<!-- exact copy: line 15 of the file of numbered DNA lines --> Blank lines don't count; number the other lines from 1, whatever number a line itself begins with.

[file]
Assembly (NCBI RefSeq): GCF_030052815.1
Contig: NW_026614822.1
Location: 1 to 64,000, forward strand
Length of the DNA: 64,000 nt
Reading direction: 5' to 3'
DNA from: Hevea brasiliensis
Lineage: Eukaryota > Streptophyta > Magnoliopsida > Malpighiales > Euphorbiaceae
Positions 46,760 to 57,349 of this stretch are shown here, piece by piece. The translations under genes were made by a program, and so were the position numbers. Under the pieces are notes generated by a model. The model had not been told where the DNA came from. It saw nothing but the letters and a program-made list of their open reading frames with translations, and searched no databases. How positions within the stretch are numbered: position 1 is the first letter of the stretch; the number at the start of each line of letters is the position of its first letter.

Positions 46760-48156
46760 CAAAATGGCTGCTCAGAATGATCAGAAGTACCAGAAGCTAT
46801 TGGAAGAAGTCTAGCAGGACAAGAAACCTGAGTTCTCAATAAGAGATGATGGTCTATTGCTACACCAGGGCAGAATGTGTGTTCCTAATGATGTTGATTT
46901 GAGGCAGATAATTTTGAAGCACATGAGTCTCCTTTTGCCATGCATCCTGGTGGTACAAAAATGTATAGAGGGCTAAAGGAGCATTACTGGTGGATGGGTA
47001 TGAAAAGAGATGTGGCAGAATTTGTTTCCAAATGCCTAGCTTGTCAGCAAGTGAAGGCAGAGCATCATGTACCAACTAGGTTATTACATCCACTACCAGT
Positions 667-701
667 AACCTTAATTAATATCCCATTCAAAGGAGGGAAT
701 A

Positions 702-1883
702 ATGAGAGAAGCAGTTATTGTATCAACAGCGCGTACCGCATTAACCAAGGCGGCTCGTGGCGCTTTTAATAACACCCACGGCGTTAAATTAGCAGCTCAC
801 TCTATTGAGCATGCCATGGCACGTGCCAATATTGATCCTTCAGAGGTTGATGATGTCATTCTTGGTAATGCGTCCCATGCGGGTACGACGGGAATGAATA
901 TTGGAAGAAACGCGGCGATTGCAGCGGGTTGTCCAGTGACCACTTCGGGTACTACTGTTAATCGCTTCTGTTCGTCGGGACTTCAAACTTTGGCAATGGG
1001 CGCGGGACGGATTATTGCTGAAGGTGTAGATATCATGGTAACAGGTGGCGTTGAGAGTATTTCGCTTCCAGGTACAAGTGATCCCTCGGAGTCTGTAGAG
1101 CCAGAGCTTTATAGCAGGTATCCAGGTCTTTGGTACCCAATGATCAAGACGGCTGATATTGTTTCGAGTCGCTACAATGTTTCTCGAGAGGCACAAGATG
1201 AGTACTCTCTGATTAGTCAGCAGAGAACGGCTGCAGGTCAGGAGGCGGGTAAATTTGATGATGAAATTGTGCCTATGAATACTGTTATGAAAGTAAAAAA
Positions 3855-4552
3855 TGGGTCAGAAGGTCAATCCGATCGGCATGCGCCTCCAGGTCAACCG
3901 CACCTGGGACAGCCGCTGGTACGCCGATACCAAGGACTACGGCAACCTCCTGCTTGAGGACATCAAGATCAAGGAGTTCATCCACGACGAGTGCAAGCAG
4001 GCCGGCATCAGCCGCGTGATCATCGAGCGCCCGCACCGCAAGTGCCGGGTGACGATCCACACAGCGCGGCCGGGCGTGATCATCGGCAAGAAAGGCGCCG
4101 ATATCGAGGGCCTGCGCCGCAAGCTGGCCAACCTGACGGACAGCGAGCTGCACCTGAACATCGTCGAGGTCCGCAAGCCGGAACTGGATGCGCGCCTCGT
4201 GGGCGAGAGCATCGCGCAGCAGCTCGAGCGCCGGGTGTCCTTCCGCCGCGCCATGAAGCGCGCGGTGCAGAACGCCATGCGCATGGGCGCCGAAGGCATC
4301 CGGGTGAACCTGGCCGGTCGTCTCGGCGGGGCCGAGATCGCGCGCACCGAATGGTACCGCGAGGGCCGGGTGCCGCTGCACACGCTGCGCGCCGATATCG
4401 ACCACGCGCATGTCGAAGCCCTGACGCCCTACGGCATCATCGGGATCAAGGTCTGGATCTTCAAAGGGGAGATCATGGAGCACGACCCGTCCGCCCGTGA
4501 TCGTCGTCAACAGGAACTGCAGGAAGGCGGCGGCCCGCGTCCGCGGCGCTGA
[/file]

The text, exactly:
667 AACCTTAATTAATATCCCATTCAAAGGAGGGAAT